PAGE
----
R.N. Aggarwal, J.
(1) By the impugned order the Additional Sessions Judge quashed the order of the Metropolitan Magistrate dated 9th February 1978 framing charge against the accused-petitioner under section 7 read With section 16 of the Prevention of Food Adulteration Act and discharged the accused. Dissatisfied with the order of the Additional Sessions Judge, the State has come in revision.
(2) The relevant facts for the decision of the 'petition are that on 29th March 1977 Food Inspector Balwant Singh took a sample of cow's boiled milk from the petitioner. The Food Inspector divided the sample in three equal parts and poured them into three clean and dry bottles and sealed the bottles in accordance with the rules. The Food Inspector sent one part of the sample to the Public Analyst and the remaining two parts to the Local Health Authority as required by sub-section (C) to section 11 of the Prevention of Food Adulteration Act (hereinafter called 'the Act'). The Public Analyst found the sample to be adulterated due to O.5 per cent deficiency in milk fat and 3.11 per cent deficiency in milk solids not fat. On the receipt of the report of the Pubilc Analyst, the Municipal Prosecutor filed a complaint under section 7 read with section 16 of the Act against the accused on 11th July 1977. Within the statutory period of 10 days the accused filed an application under section 13(2) of the Act for sending one of the counter-parts of the sample kept by the Local Health Authority for analysis to the Central Food Laboratory. On the application, the Magistrate gave a: direction for the production of the remaining two parts of the sample. In compliance of the order of the Magistrate, the sample were produced before him and the Magistrate after satisfying himself that the mark and the seal and fastening are intact passed an order for sending one out of the two bottles of the sample to the Director of the Central Food Laboratory for examination and report ; the other part was returned to the Local Health Authority.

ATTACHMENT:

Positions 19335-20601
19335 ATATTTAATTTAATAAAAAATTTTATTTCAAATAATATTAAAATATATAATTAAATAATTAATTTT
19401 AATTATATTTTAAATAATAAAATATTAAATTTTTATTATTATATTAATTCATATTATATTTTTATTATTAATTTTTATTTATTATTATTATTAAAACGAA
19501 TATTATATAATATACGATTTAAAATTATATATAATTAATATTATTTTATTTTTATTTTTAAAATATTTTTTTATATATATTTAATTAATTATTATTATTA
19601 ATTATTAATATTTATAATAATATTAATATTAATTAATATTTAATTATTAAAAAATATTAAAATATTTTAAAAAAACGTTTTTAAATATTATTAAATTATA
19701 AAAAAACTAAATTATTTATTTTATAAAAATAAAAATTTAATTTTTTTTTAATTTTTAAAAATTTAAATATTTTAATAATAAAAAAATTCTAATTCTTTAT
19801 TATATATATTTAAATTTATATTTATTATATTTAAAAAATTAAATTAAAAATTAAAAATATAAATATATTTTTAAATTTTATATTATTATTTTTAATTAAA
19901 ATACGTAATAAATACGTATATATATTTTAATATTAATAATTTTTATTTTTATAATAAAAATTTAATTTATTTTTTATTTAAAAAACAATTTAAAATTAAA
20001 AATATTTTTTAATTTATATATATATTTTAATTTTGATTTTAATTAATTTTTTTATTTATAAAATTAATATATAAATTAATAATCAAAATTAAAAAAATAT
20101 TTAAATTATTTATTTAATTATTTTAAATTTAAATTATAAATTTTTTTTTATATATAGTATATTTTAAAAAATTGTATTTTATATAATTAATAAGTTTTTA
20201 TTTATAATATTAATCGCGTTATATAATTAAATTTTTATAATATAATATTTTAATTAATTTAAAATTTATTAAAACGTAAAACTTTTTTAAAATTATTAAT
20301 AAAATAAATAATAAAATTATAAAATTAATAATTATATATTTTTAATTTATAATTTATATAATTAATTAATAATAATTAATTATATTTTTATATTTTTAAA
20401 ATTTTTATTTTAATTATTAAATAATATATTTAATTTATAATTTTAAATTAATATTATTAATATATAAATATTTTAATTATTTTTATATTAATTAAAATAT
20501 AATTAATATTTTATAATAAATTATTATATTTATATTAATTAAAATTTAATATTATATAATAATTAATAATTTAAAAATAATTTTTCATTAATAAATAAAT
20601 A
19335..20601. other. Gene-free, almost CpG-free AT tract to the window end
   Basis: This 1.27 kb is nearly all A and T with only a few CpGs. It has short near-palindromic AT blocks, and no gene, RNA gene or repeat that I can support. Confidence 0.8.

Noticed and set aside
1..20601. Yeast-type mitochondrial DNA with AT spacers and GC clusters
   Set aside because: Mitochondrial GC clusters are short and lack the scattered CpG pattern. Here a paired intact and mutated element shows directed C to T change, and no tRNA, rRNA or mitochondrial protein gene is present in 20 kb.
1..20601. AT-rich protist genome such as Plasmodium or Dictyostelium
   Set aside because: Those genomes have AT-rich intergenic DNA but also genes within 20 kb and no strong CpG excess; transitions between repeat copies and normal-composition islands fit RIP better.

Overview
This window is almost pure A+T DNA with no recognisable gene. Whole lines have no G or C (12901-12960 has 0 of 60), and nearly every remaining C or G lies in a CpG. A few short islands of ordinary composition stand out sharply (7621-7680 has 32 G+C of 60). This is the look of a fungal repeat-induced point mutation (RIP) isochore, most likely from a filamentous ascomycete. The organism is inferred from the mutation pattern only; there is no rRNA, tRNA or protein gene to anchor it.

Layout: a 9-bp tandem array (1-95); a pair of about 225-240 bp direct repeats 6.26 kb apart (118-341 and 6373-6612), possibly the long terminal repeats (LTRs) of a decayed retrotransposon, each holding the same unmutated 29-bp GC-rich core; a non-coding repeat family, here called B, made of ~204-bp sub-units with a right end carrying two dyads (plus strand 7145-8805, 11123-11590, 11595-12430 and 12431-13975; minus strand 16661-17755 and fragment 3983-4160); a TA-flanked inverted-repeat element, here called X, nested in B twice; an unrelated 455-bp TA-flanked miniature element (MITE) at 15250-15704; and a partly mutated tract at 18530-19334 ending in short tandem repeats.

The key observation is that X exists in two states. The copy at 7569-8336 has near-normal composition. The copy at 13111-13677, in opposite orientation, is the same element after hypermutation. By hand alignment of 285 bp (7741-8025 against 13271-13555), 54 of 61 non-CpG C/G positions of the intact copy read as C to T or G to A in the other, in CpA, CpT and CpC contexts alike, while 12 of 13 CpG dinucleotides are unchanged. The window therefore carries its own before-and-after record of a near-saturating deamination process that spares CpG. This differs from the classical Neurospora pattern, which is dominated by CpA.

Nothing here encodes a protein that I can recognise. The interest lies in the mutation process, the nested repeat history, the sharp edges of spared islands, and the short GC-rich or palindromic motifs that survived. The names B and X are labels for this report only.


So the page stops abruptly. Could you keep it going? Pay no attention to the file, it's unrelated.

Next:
(3) The Director vide report dated 2nd November 1977 informed the Magistrate that the sample is decomposed and, thereforee, is unfit for analysis. The Director appended a note to the above mentioned report and the said note reads as under :